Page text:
(2) An entity reporting as a small emitter must report on one or more specific activities and is encouraged, but not required to report on all activities occurring within the entity boundary. Examples of small emitter activities include: vehicle operations; product manufacturing processes; building operations or a distinct part thereof, such as lighting; livestock operations; crop management; and power generation. For example, a farmer managing several woodlots and also producing a wheat crop may report emission reductions associated with managing an individual woodlot. However, the farmer must also assess and report the net sequestration resulting from managing all the woodlots within the entity's boundary. The small emitter is not required to report on emissions or reductions associated with growing the wheat crop.
(3) A small emitter must certify that the reductions reported were not caused by actions likely to cause increases in emissions elsewhere within the entity's operations. This certification should be based on an assessment of the likely direct and indirect effects of the actions taken to reduce greenhouse gas emissions.
(d) Net emission reductions achieved by other entities (offset reductions or emission reductions submitted by aggregators). A reporting entity or aggregator under certain conditions may report or register all or some of the net emission reductions achieved by entities that choose not to report under the section 1605(b) program. In all cases, an agreement must exist between the reporting entity or aggregator and the other entity that specifies the quantity of the emission reductions (or increases) achieved by the other entity that may be reported or registered as an offset reduction by the reporting entity or aggregator. A large emitter that is reporting on behalf of other entities must meet all of the requirements applicable to large emitters, including submission of an entity statement, an emissions inventory, and an entity-wide assessment of emission reductions. If an aggregator is a small emitter, it may choose to report only on the activities, emissions and emission reductions of the entities on behalf of which it is reporting and not to report on any of its own activities or emission reductions. The reporting entity or aggregator must include in its report all of the information on the other entity, including an entity statement, an emissions inventory (when required), and an assessment of emission reductions that would be required if the other entity were directly reporting to EIA. The net emissions reductions (or increases) of each other entity will be evaluated separately by EIA to determine whether they are eligible for registration in accordance with the guidelines of this part. Those registered reductions (or increases) assigned by the other entity, by agreement, to a reporting entity or aggregator will be included in EIA's summary of all registered offset reductions for that entity or aggregator. If the agreement between the reporting entity and other entity is discontinued, for any reason, the reporting entity must inform EIA and must identify any emission reductions previously reported that could be attributable to an increase in the carbon stocks of the other entity. Such reductions will be removed by EIA from the records of the reporting entity's offset reductions.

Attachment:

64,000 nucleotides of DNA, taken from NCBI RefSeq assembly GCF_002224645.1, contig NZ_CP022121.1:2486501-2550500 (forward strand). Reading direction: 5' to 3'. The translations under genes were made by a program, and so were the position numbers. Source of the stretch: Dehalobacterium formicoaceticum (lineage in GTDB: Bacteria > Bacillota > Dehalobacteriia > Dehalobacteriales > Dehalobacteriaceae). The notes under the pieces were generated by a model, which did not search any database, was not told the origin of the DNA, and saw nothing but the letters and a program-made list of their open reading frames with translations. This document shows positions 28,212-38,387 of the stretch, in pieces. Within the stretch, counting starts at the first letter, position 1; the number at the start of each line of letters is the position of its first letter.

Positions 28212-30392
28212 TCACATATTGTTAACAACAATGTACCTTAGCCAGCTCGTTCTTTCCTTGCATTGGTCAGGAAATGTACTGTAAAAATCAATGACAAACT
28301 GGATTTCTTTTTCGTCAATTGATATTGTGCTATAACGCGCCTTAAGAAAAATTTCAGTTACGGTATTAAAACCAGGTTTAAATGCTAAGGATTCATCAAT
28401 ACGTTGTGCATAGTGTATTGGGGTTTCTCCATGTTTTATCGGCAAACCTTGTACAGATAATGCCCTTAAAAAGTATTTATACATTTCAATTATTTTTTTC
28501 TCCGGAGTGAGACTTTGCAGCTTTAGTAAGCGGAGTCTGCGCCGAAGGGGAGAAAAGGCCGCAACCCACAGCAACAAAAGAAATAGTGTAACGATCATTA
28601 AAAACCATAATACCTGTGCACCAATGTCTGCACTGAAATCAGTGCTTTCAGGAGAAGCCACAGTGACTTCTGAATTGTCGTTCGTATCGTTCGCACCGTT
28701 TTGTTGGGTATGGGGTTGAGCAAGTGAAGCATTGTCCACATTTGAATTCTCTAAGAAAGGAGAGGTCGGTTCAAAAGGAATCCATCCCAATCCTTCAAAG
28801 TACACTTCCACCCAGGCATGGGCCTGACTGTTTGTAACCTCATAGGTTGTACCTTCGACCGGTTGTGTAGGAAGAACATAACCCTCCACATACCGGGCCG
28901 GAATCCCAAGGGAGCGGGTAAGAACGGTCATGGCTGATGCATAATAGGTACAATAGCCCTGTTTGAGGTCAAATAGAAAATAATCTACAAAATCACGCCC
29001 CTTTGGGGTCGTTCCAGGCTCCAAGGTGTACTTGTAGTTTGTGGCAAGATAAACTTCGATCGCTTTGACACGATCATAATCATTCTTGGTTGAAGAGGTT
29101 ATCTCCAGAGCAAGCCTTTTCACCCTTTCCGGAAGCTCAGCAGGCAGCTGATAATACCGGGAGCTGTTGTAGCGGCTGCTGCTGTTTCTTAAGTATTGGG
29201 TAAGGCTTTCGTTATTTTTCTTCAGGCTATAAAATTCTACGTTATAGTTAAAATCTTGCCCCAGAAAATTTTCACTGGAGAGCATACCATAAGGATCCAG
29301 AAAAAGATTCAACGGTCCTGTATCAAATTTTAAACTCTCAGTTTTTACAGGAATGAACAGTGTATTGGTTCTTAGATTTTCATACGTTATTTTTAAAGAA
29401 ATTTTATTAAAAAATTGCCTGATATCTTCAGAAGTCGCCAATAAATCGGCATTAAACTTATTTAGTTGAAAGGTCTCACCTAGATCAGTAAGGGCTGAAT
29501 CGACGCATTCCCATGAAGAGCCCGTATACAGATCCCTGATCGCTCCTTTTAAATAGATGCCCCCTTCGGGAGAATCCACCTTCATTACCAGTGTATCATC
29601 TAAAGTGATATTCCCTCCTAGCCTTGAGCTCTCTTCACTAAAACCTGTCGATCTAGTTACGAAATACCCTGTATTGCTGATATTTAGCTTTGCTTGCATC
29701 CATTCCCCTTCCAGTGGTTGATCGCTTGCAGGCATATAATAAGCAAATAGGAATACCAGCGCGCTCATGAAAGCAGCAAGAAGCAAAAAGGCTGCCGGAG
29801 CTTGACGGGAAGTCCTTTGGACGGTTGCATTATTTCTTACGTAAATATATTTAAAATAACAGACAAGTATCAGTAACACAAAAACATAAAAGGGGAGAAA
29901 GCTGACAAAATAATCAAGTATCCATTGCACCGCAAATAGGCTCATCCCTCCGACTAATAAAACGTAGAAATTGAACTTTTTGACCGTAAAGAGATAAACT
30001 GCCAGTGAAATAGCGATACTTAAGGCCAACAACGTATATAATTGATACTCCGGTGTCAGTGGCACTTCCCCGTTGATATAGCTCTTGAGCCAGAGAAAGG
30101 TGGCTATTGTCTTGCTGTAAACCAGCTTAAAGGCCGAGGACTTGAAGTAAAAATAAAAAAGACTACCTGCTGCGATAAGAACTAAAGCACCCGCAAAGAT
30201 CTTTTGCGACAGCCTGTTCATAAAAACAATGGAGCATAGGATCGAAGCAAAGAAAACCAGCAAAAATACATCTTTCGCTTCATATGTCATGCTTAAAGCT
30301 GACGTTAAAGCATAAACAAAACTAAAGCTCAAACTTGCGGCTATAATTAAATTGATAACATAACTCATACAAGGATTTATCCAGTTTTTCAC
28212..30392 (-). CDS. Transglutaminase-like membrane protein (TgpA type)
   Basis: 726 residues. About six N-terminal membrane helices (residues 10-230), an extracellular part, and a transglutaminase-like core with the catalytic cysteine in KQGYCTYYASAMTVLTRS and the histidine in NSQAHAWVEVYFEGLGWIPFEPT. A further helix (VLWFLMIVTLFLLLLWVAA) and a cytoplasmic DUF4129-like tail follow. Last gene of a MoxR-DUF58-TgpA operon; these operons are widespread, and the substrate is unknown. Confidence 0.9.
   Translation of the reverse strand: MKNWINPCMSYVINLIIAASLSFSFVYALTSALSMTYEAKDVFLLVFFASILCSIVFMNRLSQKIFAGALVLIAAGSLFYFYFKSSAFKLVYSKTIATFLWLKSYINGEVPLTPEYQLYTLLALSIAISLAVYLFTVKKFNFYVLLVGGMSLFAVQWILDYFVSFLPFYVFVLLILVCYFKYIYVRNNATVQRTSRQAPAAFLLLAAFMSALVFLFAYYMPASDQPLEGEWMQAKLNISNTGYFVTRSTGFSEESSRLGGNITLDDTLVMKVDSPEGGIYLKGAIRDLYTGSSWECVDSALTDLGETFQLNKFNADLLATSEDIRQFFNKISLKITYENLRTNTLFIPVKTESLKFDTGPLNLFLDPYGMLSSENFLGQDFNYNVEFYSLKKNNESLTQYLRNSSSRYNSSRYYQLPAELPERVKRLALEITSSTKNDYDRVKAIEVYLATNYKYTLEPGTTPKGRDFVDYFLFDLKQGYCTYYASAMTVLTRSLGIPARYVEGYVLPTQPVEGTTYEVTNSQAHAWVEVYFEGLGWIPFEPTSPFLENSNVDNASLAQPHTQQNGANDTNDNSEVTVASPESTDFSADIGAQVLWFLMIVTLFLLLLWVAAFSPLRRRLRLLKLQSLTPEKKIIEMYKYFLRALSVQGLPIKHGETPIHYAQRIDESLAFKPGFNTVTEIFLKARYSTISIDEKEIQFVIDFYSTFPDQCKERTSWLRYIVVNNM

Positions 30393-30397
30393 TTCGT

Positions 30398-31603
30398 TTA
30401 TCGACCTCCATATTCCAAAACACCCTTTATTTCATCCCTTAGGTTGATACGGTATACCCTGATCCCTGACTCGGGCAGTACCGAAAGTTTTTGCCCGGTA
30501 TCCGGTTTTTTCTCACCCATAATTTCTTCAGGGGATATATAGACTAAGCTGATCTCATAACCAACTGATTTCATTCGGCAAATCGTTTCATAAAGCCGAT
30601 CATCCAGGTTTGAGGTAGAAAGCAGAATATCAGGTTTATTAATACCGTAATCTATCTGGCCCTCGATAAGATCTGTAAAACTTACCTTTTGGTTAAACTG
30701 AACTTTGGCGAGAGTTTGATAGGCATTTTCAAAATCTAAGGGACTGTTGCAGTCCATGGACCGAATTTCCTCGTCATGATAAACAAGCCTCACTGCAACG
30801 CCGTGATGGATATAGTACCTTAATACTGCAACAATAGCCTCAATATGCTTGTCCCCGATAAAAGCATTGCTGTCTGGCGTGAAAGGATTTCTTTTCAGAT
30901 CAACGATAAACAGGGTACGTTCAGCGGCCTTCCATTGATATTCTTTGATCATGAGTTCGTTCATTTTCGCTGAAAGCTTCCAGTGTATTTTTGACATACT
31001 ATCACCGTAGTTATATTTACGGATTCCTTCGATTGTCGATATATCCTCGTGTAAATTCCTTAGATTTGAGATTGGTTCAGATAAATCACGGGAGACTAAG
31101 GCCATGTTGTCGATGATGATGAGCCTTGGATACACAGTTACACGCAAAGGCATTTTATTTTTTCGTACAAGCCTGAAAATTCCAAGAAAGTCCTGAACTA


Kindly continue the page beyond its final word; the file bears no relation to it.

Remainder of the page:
(e) Net emission reductions to be reported by other entities as offset reductions. Entities must identify in their report the quantity of any net emission reductions covered by the report, if any, that another entity will report as an offset reduction, including the name of the other entity;
(f) Adjusting for year-to-year increases in net emissions.
(1) Normally, net annual emission reductions for an entity are calculated by summing the net annual changes in emissions, eligible avoided emissions and sequestration, as determined using the calculation methods identified in § 300.8 and according to the procedures described in paragraph (b) of this section for large emitters, paragraph (c) for small emitters of this section for small emitters, and paragraph (d) of this section for offsets. However, if the entity experienced a net increase in emissions for one or more years, these increases must be reported and taken into account in calculating any future year reductions. If the entity subsequently achieves net annual emission reductions, the net increases experienced in the preceding year(s) must be more than offset by these reductions before the entity can once again register emission reductions. For example, if an entity achieved a net emission reduction of 5,000 metric tons of CO2 equivalent in its first year, a net increase of 2,000 metric tons in its second year, and a net reduction of 3,000 metric tons in its third year, it would be able to register a 5,000 metric ton reduction in its first year, no reduction in its second year, and a 1,000 metric ton reduction in its third year (3,000-2,000). The entity must file full reports for each of these three years. Its report for the second year would indicate the net increase in emissions and this increase would be noted in EIA's summary of the entity's report for that year and for any future year, until the emissions increase was entirely offset by subsequent emission reductions. If this same entity achieved a net reduction of only 1,000 metric tons in its third year, it would not be able to register additional reductions until it had, in some future year, offset more than its second year increase of 2,000 metric tons.